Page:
Michael J. Kruger: Psalm 119 is an amazing Psalm. Not only is it the longest Psalm (176 verses!), but it is also the Psalm that deals the most directly with the topic of Scripture. Virtually every verse, in one way or another, refers to God’s Word. David (who is most likely the author) uses a variety of terminology to describe God’s Word: commandments, law, statutes, precepts, ordinances, rules, words, testimonies, etc. These all refer to the Scriptures as they existed in David’s day (essentially the Pentateuch). Thus, Psalm 119 is one of the best examples of Scripture speaking about Scripture. It is the Word about the Word. And in it, we find David interacting with the Word of God in five ways that should be paradigmatic for all believers: 1. Trusting the Word of God. Time and time again, David expresses his belief that the Scriptures are true (v. 151). He believes in them (v. 66). He trusts in their reliability (v. 42).
Jared Wilson: Every Christian must be a theologian. In a variety of ways, I used to tell this to my church often. And the looks I got from some surprised souls are the evidence that I had not yet adequately communicated that the purposeful theological study of God by laypeople is important. Many times the confused responses come from a misunderstanding of what is meant in this context by theology. So I tell my church what I don’t mean. When I say every Christian must be a theologian, I don’t mean that every Christian must be an academic or that every Christian must be a scholar or that every Christian must work hard at giving the impression of being a know-it-all. We all basically understand what is meant in the biblical warning that “knowledge puffs up” (1 Cor. 8:1). Nobody likes an egghead. But the answer to formal scholasticism or dry intellectualism is not a neglect of theological study. Laypeople have no biblical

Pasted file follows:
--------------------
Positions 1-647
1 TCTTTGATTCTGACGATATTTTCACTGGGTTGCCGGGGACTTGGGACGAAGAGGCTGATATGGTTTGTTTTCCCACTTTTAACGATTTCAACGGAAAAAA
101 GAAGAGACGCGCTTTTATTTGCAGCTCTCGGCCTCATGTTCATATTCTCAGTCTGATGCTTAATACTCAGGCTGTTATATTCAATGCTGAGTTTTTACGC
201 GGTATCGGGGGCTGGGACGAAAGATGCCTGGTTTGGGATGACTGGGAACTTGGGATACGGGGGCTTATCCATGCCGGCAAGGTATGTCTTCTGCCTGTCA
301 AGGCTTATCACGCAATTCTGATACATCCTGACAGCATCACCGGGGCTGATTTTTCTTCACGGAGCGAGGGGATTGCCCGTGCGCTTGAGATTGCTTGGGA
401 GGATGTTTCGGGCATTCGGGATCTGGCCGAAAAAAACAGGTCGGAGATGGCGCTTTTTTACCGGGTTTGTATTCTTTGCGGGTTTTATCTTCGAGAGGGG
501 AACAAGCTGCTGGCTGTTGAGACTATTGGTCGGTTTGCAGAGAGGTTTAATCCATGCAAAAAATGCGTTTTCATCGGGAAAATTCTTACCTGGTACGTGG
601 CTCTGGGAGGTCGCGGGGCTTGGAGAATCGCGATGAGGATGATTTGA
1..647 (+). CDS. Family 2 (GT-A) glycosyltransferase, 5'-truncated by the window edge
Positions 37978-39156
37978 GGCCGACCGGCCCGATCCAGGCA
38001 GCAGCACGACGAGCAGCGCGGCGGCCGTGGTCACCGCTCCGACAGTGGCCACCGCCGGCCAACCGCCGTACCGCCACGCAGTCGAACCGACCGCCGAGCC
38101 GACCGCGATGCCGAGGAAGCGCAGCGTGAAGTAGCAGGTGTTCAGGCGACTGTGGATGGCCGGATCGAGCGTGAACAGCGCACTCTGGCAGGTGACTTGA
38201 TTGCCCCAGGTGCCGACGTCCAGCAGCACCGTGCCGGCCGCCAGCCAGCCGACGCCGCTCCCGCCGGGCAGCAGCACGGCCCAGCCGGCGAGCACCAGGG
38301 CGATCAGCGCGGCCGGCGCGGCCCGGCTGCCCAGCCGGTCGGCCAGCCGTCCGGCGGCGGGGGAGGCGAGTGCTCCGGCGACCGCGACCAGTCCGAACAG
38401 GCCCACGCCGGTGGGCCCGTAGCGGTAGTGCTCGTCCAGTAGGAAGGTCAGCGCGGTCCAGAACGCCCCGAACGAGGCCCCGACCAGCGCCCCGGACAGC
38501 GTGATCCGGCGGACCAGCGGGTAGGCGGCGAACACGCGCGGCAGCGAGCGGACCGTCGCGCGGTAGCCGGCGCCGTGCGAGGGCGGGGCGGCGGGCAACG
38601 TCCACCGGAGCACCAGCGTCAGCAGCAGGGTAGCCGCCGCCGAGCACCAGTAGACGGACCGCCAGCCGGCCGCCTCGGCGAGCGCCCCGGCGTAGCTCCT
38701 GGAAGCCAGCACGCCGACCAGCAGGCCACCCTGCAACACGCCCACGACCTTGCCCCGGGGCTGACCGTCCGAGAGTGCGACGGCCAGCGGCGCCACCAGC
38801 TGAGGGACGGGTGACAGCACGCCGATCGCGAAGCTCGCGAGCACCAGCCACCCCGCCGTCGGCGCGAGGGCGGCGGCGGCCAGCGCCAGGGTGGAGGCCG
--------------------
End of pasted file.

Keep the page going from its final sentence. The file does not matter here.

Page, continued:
D.A. Carson: A layperson can read the Scriptures and understand the Scriptures. It is important to keep saying that. There is no esoteric guild of specialist priests who impose a certain kind of interpretation on the conscience of believers. And even in practical experience you sometimes see that, don’t you? Occasionally you’ll find an old woman or man who is semi-literate, and yet such people may have read their Bibles through again and again. Although they can’t self-consciously make all the correlations a sophisticated systematics can make, nevertheless, they have a kind of nose for error and heresy. Somebody comes along with some screwball idea, and they can immediately say about forty verses that make them question something or other. You want to say even at a practical level, I want people to read and reread their Bibles. God himself says, “This is the one to whom I will look: he who is of a contrite spirit and who trembles
Matt Harmon: Sometimes the most important things in the Christian life can be the most difficult. That can certainly be true of understanding and applying the Bible. As believers we know that reading Scripture is essential to following Jesus. But if we’re honest, we often find it difficult to understand and apply. The Bible talks about so many different things; how do we know what to focus on? It’s set in a world very different from ours; how do we apply it to our lives today? One simple and effective tool is asking good questions. The questions we ask when we read the Bible largely determine how we understand and apply the Bible. So we need to make sure we are asking the right questions, the kind of questions the Bible was designed to answer. But how do we know what those questions are? The Bible is first and foremost a story about God displaying his glory through creating and